Release date: November 16, 2017
Release number: 18-039

Release Details

WASHINGTON, D.C. – As the nation enters the busy holiday season, the U.S. Consumer Product Safety Commission (CPSC) is issuing a reminder about toy safety. “Toy safety continues to be a top priority for CPSC, especially during this season of gift giving,” says CPSC Acting Chairman Ann Marie Buerkle.



A new report released today by CPSC, estimates there were 174,100 toy-related emergency department-treated injuries and seven deaths in 2016 to children younger than 15. Riding toys, specifically non-motorized scooters, were the toy category associated with the most injuries and nearly half of toy-related deaths. All of the riding toy deaths were due to motor vehicle involvement. Most of the injuries involved cuts and bruises to the head and face.



CPSC has the most stringent toy safety standards in the world and works hand in hand with the U.S. Customs and Border Protection (CBP) at the nation’s ports to stop dangerous toys from entering the U.S. In fiscal year 2017 there were more than 745,000 toys seized at the ports for violating toy standards.  Nearly 360,000 toys with lead were seized.  Because of the collaborative work with CBP, these violative products never made it onto store shelves and were kept out of consumers’ homes.



In fiscal year 2017 CPSC issued 28 toy recalls. Toys were recalled for defects including choking, mechanical hazards and fire hazards that can injure a child. Consumers should always check their homes and toy boxes for previously recalled toys.



CPSC, along with Kids In Danger and the Toy Association, is urging consumers to follow age recommendations on packaging.

“Safety is the toy industry’s top priority every day of the year – while there are simple steps that parents and caregivers can also take to ensure that playtime is safe,” says Steve Pasierb, president & CEO of The Toy Association.

“It is so important to have a strong agency such as CPSC working to keep dangerous toys off store shelves and online marketplaces,” says Nancy Cowles, Executive Director of KID (Kids In Danger). “Families can help keep children safe by reporting safety incidents involving toys or other products at and following developmental guidelines when purchasing toys.”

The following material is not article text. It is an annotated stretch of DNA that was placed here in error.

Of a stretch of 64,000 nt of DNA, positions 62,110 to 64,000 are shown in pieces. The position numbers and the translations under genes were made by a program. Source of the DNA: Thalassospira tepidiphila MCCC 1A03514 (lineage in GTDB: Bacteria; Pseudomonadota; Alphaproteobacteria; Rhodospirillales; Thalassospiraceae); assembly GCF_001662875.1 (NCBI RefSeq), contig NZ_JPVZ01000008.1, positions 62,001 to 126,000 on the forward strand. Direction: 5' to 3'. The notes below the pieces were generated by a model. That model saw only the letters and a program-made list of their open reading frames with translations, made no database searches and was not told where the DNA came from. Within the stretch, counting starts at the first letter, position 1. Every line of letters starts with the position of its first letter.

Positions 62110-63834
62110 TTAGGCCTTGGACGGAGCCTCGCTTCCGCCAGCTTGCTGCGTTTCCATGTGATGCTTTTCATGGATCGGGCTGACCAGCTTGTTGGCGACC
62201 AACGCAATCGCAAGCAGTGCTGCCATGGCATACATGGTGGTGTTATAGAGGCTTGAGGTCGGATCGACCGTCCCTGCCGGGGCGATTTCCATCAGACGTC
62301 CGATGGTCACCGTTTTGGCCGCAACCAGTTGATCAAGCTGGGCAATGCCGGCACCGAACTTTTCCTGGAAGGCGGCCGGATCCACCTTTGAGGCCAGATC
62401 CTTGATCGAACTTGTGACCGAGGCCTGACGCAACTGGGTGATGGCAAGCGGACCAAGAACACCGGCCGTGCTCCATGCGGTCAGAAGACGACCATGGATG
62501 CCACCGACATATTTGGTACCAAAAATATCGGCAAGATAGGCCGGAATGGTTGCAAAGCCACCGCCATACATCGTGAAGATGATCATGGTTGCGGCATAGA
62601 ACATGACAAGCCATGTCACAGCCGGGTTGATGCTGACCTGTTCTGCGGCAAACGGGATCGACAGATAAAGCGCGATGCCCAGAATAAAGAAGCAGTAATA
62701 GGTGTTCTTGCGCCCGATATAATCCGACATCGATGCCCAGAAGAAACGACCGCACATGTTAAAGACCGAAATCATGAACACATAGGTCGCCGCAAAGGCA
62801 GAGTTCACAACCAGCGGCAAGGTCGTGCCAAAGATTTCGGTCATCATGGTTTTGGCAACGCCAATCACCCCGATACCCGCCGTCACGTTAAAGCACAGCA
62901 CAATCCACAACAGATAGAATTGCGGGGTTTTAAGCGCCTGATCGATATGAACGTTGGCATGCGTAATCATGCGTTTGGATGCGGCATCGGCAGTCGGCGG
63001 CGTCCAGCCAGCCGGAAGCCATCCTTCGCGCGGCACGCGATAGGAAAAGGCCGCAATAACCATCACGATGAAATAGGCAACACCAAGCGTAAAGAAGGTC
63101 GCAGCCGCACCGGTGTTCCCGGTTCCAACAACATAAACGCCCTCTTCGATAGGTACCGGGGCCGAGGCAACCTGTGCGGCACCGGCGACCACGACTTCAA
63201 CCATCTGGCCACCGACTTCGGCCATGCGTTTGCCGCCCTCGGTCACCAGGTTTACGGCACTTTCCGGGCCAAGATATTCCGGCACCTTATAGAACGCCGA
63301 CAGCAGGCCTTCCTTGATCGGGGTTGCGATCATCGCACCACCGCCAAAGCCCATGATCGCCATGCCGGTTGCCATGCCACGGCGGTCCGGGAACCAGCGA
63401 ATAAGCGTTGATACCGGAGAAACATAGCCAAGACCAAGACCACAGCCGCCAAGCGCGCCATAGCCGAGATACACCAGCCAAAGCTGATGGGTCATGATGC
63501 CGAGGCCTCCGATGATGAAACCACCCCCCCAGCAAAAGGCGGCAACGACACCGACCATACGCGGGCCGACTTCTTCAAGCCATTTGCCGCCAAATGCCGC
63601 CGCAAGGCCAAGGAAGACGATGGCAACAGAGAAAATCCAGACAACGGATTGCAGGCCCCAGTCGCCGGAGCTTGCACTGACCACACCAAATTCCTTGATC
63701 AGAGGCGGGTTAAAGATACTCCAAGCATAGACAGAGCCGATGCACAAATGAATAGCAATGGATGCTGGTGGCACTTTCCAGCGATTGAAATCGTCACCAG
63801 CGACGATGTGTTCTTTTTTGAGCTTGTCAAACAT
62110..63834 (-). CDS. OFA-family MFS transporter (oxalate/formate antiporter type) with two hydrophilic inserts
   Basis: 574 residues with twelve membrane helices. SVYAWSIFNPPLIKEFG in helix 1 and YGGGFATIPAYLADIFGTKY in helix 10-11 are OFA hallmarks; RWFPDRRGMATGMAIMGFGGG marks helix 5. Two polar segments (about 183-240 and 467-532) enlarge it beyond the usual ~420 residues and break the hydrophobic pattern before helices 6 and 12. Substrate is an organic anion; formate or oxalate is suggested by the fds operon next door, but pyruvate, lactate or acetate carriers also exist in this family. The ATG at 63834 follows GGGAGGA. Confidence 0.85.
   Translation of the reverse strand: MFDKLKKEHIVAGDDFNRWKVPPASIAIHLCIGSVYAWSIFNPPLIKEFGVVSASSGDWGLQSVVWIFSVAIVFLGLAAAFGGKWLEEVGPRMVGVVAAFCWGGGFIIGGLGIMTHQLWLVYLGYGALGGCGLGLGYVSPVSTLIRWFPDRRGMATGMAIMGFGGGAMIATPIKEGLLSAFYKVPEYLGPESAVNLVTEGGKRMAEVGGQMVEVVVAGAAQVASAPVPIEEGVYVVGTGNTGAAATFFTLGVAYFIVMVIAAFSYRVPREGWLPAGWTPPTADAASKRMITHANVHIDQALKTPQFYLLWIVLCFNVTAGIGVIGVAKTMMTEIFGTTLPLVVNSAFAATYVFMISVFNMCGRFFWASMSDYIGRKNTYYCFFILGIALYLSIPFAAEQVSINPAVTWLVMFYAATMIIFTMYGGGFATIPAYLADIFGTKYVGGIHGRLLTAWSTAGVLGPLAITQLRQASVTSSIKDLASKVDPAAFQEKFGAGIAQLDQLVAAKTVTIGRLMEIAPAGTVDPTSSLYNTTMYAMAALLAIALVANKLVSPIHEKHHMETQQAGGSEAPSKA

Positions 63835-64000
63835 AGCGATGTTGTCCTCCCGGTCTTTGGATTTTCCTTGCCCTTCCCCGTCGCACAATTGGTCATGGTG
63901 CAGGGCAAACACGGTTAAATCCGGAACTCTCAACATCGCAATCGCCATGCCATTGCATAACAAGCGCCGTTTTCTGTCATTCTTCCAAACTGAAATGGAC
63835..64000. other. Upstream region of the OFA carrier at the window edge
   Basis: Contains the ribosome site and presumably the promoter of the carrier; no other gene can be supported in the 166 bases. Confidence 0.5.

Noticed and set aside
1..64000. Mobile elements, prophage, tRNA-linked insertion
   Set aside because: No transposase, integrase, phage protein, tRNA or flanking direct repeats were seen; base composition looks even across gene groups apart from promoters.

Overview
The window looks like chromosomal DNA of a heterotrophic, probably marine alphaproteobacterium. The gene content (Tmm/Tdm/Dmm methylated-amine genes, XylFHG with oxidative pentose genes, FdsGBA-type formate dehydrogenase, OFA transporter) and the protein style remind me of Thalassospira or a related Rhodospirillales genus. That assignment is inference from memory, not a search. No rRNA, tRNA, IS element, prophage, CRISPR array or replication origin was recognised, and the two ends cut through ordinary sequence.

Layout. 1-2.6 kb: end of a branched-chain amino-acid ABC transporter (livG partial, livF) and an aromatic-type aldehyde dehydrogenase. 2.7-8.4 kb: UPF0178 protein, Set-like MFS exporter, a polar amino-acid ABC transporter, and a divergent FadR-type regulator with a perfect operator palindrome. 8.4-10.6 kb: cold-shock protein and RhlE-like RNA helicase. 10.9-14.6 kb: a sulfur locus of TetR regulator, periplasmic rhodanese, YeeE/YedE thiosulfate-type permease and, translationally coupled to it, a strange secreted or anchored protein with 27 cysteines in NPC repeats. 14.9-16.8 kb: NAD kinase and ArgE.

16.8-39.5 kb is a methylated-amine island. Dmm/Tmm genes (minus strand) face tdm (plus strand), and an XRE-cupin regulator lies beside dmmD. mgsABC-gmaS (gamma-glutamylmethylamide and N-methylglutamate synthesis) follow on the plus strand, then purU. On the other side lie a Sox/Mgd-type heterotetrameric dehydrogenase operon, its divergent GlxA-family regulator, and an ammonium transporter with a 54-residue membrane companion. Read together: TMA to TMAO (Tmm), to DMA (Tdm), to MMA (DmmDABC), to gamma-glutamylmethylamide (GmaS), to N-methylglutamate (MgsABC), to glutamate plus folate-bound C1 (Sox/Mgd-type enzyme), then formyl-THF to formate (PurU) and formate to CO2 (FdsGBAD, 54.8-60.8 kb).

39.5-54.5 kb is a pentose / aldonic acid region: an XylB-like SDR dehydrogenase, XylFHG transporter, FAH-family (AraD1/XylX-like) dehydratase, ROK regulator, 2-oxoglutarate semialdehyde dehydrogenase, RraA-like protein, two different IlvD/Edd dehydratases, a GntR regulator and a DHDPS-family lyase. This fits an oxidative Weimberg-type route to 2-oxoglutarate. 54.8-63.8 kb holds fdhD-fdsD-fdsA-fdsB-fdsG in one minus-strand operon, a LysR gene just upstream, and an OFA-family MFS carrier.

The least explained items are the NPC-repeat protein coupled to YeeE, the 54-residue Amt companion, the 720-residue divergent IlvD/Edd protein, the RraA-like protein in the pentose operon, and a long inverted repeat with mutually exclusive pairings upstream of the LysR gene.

International collaboration is also key when it comes to toy safety. This week, Acting Chairman Buerkle is taking part in a toy safety training seminar with CPSC’s counterpart agency—The Bureau of Standards, Metrology and Inspection (BSMI).  “I want to make sure that international suppliers who make products for the U.S. market know our rules, understand our requirements, and put safety first.  By working together with industry to ensure safer products, the CPSC serves the best interest of U.S. consumers,” said Acting Chairman Buerkle.


  • Check the label: Choose age appropriate toys by reading the age label on the toy. Children younger than 3 should not have access to toys with small parts, which can cause choking. Also avoid  marbles and small balls for children under 3.
  • Get safety gear. With scooters and other riding toys, supervision is key along with proper safety gear that includes helmets. Helmets should be worn properly at all times and they should be sized to fit. Avoid riding a scooter on a street or roadway with other motor vehicles.
  • Hoverboards: Although not considered a toy, hoverboards should be compliant with UL 2272 safety standard. 
  • Be careful with magnets: High powered magnet sets are dangerous and should be kept away from children under 14. Building and play sets with small magnets should also be kept away from small children.



Video: CPSC Acting Chairman Ann Marie Buerkle – Give The Gift Of Safety

For more information on toy safety click here.

For more information on recalls check here.

Also check out our OnSafety blog.


Media Contact

Please use the below phone number for all media requests.

Phone: (301) 504-7908
Spanish: (301) 504-7800

View CPSC contacts for specific areas of expertise
Release date: November 14, 2017
Release number: 18-033

Release Details

WASHINGTON, D.C. – After a second house fire resulting in substantial property damage, the U.S. Consumer Product Safety Commission (CPSC) is urging consumers to stop using LayZ Board self-balancing scooters (known as hoverboards) immediately. CPSC has evidence that LayZ Board was the brand of hoverboard involved in the fire on October 23, 2017, in Manchester Township, Pennsylvania, which destroyed one townhome and damaged four others.    

In May 2017, CPSC issued its first warning about LayZ Board hoverboards, following a fatal house fire on March 10, 2017, in Harrisburg, Pennsylvania, which took the lives of two young girls.

These hoverboards were manufactured in Shenzhen, China, and more than 3,000 units were imported into the United States.

Due to the fire hazard posed to consumers of all ages by these hoverboards, CPSC is urging the public to stop charging and stop using their LayZ Board. Consumers who choose to dispose of their hoverboards should take them to a local recycling center for safe handling of the lithium-ion battery. CPSC is also asking the public to share this warning with friends and family so that no one else is injured by these hoverboards.  

The LayZ Board is a two-wheeled, battery-powered, self-balancing scooter that has a pivoting platform intended for the rider’s feet and does not have a handlebar. The name LayZ Board is printed on the front of the product.

Consumers should report any incidents with products to CPSC at:

Note: The safety warning to stop use applies to LayZ Board hoverboards, which is a different product from Lazyboard hoverboards. 

Media Contact

Please use the below phone number for all media requests.

Phone: (301) 504-7908
Spanish: (301) 504-7800

View CPSC contacts for specific areas of expertise